Juma Mosque, Nakhchivan

Juma Mosque of Nakhchivan or Friday Mosque of Nakhchivan (Azerbaijani: Naxçıvan Cümə Məscdi) – is one of monumental constructions of the Atabegs’ Architectural Complex in Nakhchivan, Azerbaijan. The architectural monument demolished in the 20th century is documented in images and photos from the 19th century.[1]

Juma Mosque of Nakhchivan
Naxçıvan Cümə Məscdi
LocationNakhchivan, Azerbaijan
DesignerAjami Nakhchivani
Beginning date12th century

Like the Marand and Urmia mosques, there were two lancet arches in walls of the Friday Mosque in Nakhchivan, although the southern wall of its cubic trunk was covered with a cupola. This shows that a new local type of mosque was created and developed in the centre of Azerbaijan in the 12th century. According to photo documents, all three sides of the masqura of the mosque were surrounded with columns. But there is no information about their appearance. According to V.A.Engelguard:

"This Turkish mosque is a great construction with arches made of ashlar and there are many ornaments in its interior. One section of the building has already been destroyed and the remainder is in danger of demolition. There is a door with a minaret at about 50 sajens (approximately 107 meters) from the mosque. There were supporting buildings in the area between the mosque and the door, but these are no longer present. It can be seen that the door belongs to a tower (Momine Khatun Mausoleum) which is not far from it."[2]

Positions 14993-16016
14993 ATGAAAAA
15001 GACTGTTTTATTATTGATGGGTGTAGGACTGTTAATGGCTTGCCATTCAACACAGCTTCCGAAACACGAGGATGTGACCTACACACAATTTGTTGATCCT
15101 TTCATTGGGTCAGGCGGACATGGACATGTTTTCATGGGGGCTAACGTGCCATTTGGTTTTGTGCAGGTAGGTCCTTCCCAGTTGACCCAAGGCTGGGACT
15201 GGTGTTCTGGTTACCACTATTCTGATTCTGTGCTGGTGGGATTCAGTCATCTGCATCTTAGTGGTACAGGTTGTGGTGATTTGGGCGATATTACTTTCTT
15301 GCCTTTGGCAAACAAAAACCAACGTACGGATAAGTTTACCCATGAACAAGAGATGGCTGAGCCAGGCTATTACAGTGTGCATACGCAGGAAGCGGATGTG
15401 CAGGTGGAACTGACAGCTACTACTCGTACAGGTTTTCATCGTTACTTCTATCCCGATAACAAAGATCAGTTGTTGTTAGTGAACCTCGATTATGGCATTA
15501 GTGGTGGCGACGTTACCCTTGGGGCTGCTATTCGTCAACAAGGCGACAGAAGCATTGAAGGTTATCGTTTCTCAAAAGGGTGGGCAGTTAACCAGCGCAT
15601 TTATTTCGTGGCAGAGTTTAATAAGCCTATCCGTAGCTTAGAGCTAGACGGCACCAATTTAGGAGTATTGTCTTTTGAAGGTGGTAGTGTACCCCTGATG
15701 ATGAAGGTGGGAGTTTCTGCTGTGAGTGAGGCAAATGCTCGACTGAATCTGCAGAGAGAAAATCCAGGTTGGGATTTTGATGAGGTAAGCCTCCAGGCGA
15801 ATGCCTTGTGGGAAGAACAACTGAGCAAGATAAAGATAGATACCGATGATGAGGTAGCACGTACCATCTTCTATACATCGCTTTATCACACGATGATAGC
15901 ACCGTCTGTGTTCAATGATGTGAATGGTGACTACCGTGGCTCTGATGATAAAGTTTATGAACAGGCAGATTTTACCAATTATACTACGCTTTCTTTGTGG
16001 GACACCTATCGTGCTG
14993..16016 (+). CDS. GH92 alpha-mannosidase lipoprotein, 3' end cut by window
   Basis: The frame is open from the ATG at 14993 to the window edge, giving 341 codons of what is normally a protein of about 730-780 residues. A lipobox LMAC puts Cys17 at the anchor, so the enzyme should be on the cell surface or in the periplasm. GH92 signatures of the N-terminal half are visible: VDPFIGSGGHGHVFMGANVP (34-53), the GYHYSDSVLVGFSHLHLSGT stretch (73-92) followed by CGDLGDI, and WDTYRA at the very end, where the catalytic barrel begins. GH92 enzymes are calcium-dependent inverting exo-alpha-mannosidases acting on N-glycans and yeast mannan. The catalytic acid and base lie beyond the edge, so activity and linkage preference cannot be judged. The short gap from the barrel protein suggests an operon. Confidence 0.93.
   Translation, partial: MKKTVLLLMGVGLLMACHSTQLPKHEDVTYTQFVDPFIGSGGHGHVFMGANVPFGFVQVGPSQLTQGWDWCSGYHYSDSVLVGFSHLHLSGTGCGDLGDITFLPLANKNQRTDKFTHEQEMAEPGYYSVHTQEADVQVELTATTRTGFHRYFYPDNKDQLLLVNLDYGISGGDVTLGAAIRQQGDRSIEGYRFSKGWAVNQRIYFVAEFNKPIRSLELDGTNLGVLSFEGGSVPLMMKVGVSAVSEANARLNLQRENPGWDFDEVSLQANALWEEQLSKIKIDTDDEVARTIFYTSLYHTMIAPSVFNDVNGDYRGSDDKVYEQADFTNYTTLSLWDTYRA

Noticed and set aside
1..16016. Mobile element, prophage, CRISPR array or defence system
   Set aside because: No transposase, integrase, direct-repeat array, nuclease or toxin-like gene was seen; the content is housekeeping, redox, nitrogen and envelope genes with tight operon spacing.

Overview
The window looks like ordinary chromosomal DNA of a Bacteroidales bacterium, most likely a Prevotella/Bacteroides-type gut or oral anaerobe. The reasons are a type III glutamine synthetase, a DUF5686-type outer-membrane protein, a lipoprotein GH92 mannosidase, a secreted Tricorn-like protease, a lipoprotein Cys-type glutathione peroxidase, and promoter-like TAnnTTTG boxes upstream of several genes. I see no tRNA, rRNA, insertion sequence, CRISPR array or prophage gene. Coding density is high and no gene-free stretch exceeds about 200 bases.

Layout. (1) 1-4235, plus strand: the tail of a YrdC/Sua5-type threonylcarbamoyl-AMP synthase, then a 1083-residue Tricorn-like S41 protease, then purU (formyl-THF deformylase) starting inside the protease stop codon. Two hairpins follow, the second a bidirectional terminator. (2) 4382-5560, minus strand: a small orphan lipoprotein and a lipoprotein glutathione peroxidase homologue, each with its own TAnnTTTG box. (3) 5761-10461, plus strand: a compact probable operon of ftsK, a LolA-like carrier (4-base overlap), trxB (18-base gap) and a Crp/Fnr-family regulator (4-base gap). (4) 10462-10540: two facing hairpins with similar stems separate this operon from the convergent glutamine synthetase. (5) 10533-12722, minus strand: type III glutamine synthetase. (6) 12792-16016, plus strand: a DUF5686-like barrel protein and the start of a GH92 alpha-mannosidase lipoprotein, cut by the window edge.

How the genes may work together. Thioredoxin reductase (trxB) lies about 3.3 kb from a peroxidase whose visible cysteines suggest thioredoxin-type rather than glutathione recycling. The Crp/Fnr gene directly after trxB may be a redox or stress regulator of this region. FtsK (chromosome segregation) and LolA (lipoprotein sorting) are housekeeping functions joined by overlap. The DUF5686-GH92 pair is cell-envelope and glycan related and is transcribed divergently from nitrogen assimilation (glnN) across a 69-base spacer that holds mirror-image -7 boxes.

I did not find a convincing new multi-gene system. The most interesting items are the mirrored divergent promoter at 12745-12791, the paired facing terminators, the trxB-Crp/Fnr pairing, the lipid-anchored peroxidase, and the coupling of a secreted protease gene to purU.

It can therefore be considered that the arch with two minarets is connected to the Friday mosque with cells and a columned gallery and it is opened to the yard of the mosque. From historical sources, it is known that there was a madrasa in the Atabegs’ Architectural complex. There is no doubt that this madrasa had a direct connection with Friday mosque. It is considered that the arch with two-minarets was the arch of the yard where are collected religious constructions of the Atabegs’ complex.

If the first constructions of the Atabegs’ Complex were the palace and divan, then the last construction was the arch which has been documented only in photos. The scientist of oriental studies N.Khanikov saw this arch in the 19th century and from a ligature located on its door read that "It was ordered to construct the mosque in 1187, by amir Nureddin – leader of the cavalry and tax collector of the Atabeys’ state of Azerbaijan". That ligature was finished with "Ajami Nakhchivani’s work" words. The great entrance arch was surrounded with short and tall arches and there were minarets with cylindrical trunks at the edges of proportional formed arch covered with ligature boom. This monument of Nakhchivan which has one of the first arches in such a shape is evidence of the highest level achieved by the Azerbaijani religious architecture of the mid-11th and 12th centuries. Such a composition of the arch became the main architectural method in a lot of Islamic countries in the next centuries.


  1. ^ "Naxçıvan Cümə Məscidi". Archived from the original on 2013-01-20.
  2. ^ C. Qiyasi (1991). Nizami dövrünün memarlıq abidələri. Baku: İşıq nəşriyyatı. p. 48.